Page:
Adventure

Black Rhino (Diceros bicornis) and White Rhino (Ceratotherium simum)

Black Rhino (Diceros bicornis) and White Rhino (Ceratotherium simum)

-Paul McDougall




There are 2 different species of rhino found in Kenya, the black rhino and the white rhino.

Like other hairless mammals rhinos are wallowers. They also dustbathe, rub and scratch

themselves against objects, regularly visit salt licks, and regularly visit swamps. They

alternately rest and feed day and night, being least active and wallowing most when it is hot.

They are generally solitary animals. Rhino territories are dissected by regularly used trails

and scent posted with dung middens used by both sexes. Territorial bulls also mark by urine

spraying.


African rhinos have longer horns than their Asian relatives. The white rhino is far less

excitable and dangerous to man than the black rhino. Rhinos make a variety of sounds, from

loud puffing snorts of alarm to high-pitched squeals. Both courtship and mating are prolonged.

Gestation lasts 15-16 months and the single offspring remains with the mother 2 – 4 years. 

The Black Rhino is a browser and the White Rhino is a grazer, therefore Black Rhino are found in more dense bush and White Rhinos in more open grassland. The Black Rhino is found in Masai Mara, Lake Nakuru and Tsavo.


The White Rhino is found in Lake Nakuru NP where a successful breeding programme has taken place and on smaller private ranches in the Laikipia area.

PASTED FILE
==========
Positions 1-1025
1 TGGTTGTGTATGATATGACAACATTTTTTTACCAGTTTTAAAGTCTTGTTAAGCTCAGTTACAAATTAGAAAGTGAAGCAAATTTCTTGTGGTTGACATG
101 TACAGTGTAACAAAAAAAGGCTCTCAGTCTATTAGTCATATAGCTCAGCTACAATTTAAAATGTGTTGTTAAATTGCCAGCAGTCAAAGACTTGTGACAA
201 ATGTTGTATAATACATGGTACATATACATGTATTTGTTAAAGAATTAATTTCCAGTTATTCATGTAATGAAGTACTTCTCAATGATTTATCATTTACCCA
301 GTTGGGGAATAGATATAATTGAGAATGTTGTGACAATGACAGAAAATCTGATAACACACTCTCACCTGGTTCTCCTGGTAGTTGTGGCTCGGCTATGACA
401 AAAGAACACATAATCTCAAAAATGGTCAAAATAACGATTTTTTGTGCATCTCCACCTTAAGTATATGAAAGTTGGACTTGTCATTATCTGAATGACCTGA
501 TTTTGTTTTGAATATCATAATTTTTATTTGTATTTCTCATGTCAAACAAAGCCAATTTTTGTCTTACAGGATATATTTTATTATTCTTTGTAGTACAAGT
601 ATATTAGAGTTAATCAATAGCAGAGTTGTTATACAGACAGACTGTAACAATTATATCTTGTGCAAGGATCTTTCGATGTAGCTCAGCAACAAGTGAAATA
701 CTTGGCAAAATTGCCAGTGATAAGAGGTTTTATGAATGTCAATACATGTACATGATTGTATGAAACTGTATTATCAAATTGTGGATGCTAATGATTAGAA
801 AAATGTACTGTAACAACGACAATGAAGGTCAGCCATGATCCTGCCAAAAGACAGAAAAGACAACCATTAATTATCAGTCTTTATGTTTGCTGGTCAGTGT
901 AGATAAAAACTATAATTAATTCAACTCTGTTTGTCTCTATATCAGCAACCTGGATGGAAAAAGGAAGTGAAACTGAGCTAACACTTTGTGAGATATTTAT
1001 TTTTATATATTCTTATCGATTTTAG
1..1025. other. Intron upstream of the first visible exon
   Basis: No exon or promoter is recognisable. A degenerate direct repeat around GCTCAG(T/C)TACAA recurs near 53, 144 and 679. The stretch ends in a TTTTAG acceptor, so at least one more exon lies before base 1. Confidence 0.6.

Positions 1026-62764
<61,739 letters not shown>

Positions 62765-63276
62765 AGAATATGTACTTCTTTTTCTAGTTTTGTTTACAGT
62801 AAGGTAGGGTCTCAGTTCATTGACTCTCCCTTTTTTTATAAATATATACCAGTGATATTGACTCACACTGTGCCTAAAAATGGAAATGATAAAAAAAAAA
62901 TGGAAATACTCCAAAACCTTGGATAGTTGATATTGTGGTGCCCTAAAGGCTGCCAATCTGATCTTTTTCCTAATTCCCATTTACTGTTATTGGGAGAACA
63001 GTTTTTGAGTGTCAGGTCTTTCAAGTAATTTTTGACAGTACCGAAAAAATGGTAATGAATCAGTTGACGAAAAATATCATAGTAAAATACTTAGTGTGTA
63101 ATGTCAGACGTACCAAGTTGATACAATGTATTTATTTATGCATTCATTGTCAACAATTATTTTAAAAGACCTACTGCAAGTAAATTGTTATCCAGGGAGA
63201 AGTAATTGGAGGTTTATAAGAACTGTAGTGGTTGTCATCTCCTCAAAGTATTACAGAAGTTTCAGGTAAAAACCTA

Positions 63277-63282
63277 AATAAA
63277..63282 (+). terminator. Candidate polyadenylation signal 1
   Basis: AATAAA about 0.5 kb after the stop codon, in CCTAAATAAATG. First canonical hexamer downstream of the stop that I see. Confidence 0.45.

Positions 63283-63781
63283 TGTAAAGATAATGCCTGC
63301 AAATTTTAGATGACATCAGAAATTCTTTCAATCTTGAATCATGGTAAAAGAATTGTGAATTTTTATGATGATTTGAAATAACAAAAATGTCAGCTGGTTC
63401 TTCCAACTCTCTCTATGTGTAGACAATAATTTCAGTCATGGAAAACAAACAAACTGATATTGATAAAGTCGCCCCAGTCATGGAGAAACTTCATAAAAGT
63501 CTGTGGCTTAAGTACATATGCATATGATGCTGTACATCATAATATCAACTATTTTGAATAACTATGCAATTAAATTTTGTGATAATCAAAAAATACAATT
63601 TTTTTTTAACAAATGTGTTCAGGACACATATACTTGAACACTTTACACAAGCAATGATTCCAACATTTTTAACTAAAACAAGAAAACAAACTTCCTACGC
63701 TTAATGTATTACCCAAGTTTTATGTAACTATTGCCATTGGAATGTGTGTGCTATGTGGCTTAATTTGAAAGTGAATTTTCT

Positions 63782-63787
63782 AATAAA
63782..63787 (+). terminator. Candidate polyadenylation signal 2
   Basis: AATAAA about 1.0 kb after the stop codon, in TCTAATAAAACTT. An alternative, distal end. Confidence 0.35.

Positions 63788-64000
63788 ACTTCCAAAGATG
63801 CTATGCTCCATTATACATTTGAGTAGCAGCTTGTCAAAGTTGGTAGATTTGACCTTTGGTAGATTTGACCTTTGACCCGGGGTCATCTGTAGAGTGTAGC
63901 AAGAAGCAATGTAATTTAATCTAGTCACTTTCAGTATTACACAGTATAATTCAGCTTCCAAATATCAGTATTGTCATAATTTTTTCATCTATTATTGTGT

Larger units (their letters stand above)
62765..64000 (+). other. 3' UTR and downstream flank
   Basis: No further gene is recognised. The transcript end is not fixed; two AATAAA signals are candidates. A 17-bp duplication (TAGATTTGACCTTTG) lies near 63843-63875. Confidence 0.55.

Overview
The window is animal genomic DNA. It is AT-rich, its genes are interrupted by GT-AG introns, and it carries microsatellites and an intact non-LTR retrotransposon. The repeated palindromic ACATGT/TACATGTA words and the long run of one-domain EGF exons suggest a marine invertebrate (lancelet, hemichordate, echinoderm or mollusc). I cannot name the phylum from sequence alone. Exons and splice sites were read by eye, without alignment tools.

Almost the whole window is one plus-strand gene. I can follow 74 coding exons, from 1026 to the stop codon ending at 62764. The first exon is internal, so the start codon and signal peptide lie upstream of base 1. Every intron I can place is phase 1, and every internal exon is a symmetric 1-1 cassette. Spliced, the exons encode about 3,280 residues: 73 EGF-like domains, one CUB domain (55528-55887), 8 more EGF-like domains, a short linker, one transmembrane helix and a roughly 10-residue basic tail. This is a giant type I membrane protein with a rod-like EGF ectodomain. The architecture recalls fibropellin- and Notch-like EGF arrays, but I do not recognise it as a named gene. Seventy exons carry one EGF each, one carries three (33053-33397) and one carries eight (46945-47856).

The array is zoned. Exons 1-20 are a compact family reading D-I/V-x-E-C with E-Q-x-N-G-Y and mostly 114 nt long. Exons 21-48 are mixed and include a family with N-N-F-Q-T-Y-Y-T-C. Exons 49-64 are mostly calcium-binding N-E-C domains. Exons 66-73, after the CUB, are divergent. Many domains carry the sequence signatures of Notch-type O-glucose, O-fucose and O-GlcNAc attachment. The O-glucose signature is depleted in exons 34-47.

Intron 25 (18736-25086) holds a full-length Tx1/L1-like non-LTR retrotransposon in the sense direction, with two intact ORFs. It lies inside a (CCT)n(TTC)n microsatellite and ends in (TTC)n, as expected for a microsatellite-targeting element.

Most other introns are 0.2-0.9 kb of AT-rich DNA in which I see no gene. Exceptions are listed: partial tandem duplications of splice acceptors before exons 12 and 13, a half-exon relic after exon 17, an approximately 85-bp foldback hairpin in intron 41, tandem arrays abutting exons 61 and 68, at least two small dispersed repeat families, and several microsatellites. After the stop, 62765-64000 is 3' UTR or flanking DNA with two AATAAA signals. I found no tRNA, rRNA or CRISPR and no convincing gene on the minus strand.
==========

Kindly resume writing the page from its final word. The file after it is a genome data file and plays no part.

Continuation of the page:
The Black Rhino was formerly the most widespread and numerous rhino. The range and number dwindled steadily with the increased human population. Its decline was accelerated in the 80’s by poaching to meet demand from Arab and Asian countries, and it is rapidly approaching extinction. Yet all it needs is protection. The White Rhino was practically exterminated but due to a small breeding population in Natal in South Africa which was heavily protected, these animals have been re-introduced to many areas across Africa. Over the past few years saving the rhino has been a major Kenyan conservation project and there looks to be a successful and happy ending for these intriguing animals.


I have been lucky enough to see and photograph both black and white rhinos. 2 experiences stick in my mind, both with Black Rhino in Masai Mara. There are only around 24 Black Rhino in the Mara so it is indeed lucky to even see them. The first experience was a good one, we say a huge male Black Rhino in the open and just watched it for around an hour walking, eating and scent marking – it really was a pleasure to spend so long with these usually elusive animals.

Black Rhinos can be very bad tempered and aggressive, but this is why I remember this moment.

This rhino was so relaxed and comfortable with us.


My other memory of a Black Rhino was a complete contrast. We heard on the radio that a rhino had been seen and went to look for it, we soon saw it, but it was running across the open ground, it looked stressed and so we kept our distance and circled behind it and watched it from afar. It was trying to get to the thick cover of the bushes across the open ground. Unfortunately at the point we circled behind it 4 safari vehicles sped past us and tried to get closer to it, but all they succeeded in doing was blocking its route to cover, it then got more agitated and charged one vehicle, just missing it, but then it turned and now we were in its view and it charged straight at us, horn down and full on charge. Now that was a scary moment, and I didn’t manage to get any photographs. Again Black Rhinos are rarely seen in Mara, and this incident shouldn’t have happened, it was caused by a few inexperienced guides that got it so badly wrong that they put everyone in danger, and succeeded in antagonizing this beautiful animal.




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